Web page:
Posts tagged Egypt
Joint Press Release by 25 Human Rights Organizations
The undersigned human rights organizations declare their utter rejection of the new draft law on non-governmental organizations (NGOs), prepared by the Ministry of Insurance and Social Affairs and which aims to nationalize civil society. Under this law civil society would be considered an institution of the government, and NGO staff would be regarded as civil servants. Furthermore, the new law would impose several new arbitrary restrictions aiming to terrorize civil society activists.
This draft law actually epitomizes the same philosophy of tightening the firm grip on civil society organizations in general and stifling human rights organizations in particular. The new draft law goes even further in its restrictions than all of the previous laws which have repressed civil society since the proclamation of Law No. 32 of 1964. The undersigned human rights organizations warn Parliament against the adoption of this anti-civil society draft law, which is designed to undermine the already limited margin allowed for NGO activities and imposes exorbitant fees for establishing NGOs, thereby stifling the interest of citizens in establishing or participating in the work of such groups. These undersigned organizations reaffirm their support for the draft law which they presented before the Parliament’s Human Rights Committee in January of this year.
The main features of the new draft law are:
1) The philosophy of the draft law reflects the government’s ambitions to integrate civil society organizations into the state apparatus. Hence, the law considers NGO staff to be state employees. This runs counter to the philosophy and understanding of civil society in democratic societies, in which civil society is an autonomous sector independent from state control which works freely to perform the services that the state fails to provide.
2) Based on its philosophy which lacks any professional basis or reference, the draft law regards board members of associations, NGOs, and their affiliated unions and staff as civil servants as well. This anomalous classification clashes with the concept of civil servants found in jurisprudence provisions of the Egyptian law and rulings of the Egyptian courts, in which a civil servant is defined as “any person entrusted with a function of a permanent nature in a public utility run by the State; or any person who becomes subject to public law by way of his work in a position which falls under the administrative organization of the said utility.” Hence, in order to acquire the capacity of a civil servant, a person must work in the service of a state-run public utility through direct employment. Therefore, even according to the reading of Egyptian law, associations and NGOs are subject to private law – just as are corporations - because these organizations are not public utilities run by the state. Therefore, it is illogical to consider their funds to be public funds, just as it is illogical to consider their administrators to be civil servants.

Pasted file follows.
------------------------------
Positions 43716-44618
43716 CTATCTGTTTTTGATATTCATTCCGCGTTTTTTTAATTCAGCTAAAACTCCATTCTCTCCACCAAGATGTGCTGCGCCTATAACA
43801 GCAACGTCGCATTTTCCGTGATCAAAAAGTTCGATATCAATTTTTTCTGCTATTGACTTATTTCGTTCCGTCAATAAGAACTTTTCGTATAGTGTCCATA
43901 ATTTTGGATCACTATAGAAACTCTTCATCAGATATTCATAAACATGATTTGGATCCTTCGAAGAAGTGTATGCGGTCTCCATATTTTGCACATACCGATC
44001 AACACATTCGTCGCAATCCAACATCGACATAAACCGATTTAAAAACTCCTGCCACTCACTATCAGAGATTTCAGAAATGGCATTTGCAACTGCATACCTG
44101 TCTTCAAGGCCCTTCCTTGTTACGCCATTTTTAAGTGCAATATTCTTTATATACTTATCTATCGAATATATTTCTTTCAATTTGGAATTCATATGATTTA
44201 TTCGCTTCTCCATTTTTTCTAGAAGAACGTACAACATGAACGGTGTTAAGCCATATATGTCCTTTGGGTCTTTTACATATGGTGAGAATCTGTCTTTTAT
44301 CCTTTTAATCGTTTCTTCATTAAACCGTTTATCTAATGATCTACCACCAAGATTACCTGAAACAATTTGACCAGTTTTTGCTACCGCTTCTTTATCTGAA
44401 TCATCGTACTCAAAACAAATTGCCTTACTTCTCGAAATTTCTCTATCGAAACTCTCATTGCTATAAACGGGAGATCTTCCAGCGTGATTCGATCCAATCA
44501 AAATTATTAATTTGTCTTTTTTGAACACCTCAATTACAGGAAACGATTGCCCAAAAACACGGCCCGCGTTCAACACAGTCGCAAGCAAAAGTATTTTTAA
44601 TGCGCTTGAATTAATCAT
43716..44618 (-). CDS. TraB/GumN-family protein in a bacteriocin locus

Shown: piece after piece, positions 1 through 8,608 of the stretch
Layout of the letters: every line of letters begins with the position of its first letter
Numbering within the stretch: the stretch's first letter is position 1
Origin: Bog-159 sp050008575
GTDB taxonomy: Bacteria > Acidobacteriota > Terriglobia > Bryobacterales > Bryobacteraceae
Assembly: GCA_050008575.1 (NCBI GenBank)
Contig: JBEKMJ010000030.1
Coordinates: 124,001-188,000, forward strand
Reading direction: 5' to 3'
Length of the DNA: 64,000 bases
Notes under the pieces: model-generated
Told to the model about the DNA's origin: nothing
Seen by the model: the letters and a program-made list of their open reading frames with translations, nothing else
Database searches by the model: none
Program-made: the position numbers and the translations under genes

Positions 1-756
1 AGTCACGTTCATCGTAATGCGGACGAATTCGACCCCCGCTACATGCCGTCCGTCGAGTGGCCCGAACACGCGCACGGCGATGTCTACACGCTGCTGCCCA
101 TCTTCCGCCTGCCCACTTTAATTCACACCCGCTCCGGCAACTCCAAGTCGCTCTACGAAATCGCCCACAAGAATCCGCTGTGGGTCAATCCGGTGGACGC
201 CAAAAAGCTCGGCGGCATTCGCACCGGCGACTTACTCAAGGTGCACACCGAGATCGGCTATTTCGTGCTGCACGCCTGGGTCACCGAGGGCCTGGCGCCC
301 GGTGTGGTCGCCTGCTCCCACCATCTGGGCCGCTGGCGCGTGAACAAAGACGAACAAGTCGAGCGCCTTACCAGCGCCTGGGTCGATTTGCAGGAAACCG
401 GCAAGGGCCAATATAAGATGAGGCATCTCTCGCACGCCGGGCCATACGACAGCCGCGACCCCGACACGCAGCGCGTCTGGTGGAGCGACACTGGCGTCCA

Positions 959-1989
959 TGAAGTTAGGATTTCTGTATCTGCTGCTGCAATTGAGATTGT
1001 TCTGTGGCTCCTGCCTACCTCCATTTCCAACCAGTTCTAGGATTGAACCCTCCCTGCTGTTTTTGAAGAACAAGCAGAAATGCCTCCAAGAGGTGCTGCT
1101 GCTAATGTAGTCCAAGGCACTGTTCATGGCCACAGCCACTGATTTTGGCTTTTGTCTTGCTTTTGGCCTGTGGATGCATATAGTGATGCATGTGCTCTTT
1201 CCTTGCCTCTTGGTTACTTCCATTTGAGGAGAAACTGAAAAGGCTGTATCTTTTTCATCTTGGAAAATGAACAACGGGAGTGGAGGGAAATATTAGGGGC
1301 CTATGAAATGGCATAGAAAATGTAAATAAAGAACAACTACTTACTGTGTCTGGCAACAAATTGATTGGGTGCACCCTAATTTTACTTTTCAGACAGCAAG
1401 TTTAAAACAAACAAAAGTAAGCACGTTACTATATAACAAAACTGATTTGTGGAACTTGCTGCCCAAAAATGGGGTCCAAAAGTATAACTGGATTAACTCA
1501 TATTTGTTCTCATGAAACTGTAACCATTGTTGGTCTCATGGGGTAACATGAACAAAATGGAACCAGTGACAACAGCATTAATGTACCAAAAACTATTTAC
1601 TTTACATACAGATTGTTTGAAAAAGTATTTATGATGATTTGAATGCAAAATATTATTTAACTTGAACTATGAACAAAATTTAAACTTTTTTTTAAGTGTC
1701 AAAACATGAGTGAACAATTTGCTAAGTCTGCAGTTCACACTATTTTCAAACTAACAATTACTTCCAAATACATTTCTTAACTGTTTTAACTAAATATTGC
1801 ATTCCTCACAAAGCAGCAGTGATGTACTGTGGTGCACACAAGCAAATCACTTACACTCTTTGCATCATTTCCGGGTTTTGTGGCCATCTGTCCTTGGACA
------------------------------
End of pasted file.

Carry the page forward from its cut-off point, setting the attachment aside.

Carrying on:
3) Based on the distorted line of thought of the crafters of the new draft law, who consider NGOs to be part of the state’s administrative structure, the said draft law allows the government to intervene in the minutest details of NGOs’ affairs (such as in the composition of a general assembly, method of convening such a general assembly, dates of its meetings, and method of membership and withdrawal of members, as well as in the composition or election of a Board of Directors, dates of board meetings, and competencies and functions of each board member - according to executive regulations - and even extending to include the government’s right to dissolve a NGO’s Board of Directors). Such powers are explicitly inconsistent with the logic of a civil society, since NGOs fundamentally arise from the will of their founders and run their affairs according to the vision of their constituent members, not that of the government.
Similarly, the draft law allows the government to request that the judiciary dissolve any association if the government deems that the association is incapable of accomplishing the objectives for which it was established. Not only is the wording used here vague and easily distorted, but the only two parties which have the right to evaluate an association’s activities and whether or not it has accomplished its objectives are the association itself and the public which is served by the services of said association. What is truly ridiculous about this clause, however, is to think that the nation, its security, and its key interests could be endangered because an association was incapable of accomplishing its aims!